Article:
Next SLS countdown rehearsal scheduled for June 19th

(ORDO NEWS) — NASA has tentatively scheduled the next attempt to fuel the Space Launch System rocket and hold a practice countdown for June 19 – two weeks after the rocket returns to the launch pad.

At a briefing on May 27, NASA officials said they were completing work on the rocket in the assembly building at the Kennedy Space Center. The rocket returned to the assembly shop a month ago after three attempts to complete a dress rehearsal (WDR) at Launch Complex 39B in the first half of April.

Cliff Lanham, NASA’s senior program vehicle operations manager, said the rocket rollout is scheduled for the evening of June 5th. The rollout will begin around midnight ET on June 6th.

This would allow NASA to make a fourth WDR attempt no earlier than June 19, depending on the weather and possible restrictions, he said.

NASA hopes that this fourth attempt will be successful: both the main and upper stages will be filled with liquid hydrogen and liquid oxygen and go through a countdown that stops just before the main stage engines ignite.

However, Tom Whitmyer, deputy assistant administrator for systems engineering, said that this time the agency “will add more time to make sure, so if we have to do more than one attempt at a wet dress rehearsal, we’ll be ready for it in time.”

Whitmyer and Lanham said they were confident the engineers had fixed problems that arose during the April WDR attempts, including replacing the helium check valve in the upper stage and tightening the flange bolts on the docking rod, which was thought to be the source of the hydrogen leak.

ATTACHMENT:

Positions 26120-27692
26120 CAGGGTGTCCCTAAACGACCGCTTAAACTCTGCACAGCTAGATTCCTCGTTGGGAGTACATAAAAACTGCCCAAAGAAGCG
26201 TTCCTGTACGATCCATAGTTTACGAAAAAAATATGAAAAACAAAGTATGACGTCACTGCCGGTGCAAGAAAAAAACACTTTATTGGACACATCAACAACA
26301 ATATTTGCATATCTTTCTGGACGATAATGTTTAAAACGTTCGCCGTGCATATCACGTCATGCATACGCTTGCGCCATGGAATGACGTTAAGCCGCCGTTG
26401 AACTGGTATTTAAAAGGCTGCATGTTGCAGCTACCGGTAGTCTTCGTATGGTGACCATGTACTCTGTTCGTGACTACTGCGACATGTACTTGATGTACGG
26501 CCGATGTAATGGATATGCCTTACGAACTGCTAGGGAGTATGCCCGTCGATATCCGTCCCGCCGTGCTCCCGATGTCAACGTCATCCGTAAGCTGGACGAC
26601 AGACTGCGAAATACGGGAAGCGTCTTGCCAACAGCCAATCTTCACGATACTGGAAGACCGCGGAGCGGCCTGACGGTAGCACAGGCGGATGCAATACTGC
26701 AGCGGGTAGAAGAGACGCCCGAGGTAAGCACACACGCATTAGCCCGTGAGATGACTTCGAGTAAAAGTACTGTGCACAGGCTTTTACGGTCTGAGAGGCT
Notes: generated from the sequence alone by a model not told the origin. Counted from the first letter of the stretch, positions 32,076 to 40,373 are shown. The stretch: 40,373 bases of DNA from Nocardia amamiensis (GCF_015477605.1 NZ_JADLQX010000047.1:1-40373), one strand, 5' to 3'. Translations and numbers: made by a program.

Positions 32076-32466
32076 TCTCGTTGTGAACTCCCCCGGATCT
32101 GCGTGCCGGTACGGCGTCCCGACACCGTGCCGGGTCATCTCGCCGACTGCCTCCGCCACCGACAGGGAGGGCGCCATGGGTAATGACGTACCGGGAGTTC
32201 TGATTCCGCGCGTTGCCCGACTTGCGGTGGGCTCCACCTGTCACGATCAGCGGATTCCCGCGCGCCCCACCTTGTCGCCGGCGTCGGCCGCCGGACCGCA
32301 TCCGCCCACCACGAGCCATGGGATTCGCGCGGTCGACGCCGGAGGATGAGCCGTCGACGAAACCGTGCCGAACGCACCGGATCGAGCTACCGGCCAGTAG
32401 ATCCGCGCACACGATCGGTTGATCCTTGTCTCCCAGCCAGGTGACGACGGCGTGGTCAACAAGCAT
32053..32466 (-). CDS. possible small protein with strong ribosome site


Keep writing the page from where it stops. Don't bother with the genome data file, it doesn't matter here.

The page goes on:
“Everything we’ve seen so far has been very positive in terms of the actual performance of the equipment,” Whitmyer said.

While the SLS was in the assembly building, Air Liquide, the contractor running the nitrogen distribution system, completed an upgrade to increase the amount of gas available to the SLS mission, a problem that had arisen during previous WDR attempts.

According to John Blevins, NASA chief engineer for SLS, the upgraded system passed a 34-hour test that exceeded the requirements for SLS.

Agency officials had previously said they would wait until the completion of the WDR to determine an official launch date for Artemis 1, but Whitmyer reiterated recent statements from officials, including NASA Administrator Bill Nelson, that NASA hopes to launch the mission in August.

NASA has released launch windows for the mission from July 26 to August 10, excluding August 1, 2, and 6, and from August 23 to September 6, excluding August 30, 31, and September 1.


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